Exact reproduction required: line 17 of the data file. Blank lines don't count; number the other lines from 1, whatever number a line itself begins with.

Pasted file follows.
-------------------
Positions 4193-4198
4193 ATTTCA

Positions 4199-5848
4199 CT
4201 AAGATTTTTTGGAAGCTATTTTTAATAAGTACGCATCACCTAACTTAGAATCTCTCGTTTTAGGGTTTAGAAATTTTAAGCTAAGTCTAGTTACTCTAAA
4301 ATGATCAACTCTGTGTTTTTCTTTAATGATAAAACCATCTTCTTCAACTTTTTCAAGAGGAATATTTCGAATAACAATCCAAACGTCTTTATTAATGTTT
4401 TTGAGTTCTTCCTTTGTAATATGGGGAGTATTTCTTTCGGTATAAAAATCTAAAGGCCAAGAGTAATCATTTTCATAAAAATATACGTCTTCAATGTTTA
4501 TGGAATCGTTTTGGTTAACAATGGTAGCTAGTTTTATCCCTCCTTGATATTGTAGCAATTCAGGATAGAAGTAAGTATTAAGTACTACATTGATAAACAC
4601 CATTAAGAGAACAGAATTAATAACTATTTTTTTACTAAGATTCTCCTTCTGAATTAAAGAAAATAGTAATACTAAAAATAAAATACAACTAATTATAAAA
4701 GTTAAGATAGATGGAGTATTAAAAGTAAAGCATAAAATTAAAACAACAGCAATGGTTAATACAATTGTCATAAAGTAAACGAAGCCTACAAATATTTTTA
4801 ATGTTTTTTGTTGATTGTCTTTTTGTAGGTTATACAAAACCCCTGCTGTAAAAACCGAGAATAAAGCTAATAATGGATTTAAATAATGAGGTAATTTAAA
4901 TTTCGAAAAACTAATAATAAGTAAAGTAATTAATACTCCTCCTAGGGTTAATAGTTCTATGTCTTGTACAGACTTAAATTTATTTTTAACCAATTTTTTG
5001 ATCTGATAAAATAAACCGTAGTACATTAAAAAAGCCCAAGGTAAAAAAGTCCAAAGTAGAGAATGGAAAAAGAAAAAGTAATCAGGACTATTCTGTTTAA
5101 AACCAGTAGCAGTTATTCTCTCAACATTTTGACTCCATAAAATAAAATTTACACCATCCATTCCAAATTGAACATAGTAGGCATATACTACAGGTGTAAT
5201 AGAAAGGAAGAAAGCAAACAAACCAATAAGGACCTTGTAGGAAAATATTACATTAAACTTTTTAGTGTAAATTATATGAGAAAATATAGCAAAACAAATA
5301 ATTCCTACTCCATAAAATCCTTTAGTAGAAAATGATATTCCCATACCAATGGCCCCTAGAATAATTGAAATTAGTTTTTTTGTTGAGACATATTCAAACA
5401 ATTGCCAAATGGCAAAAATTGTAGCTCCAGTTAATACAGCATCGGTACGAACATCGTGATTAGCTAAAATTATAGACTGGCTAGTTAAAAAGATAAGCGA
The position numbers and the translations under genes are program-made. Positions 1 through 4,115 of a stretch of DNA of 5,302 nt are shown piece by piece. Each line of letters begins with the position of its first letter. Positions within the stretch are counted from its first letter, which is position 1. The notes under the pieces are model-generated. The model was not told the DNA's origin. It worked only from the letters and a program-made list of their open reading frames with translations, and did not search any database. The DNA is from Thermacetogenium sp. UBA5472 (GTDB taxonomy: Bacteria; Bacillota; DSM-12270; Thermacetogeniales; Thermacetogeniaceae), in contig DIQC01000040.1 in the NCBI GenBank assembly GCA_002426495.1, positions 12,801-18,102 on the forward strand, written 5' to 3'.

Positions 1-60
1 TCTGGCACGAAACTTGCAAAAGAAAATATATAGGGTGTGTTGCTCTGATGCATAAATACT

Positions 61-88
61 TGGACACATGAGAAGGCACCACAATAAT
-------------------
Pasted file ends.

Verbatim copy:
5401 ATTGCCAAATGGCAAAAATTGTAGCTCCAGTTAATACAGCATCGGTACGAACATCGTGATTAGCTAAAATTATAGACTGGCTAGTTAAAAAGATAAGCGA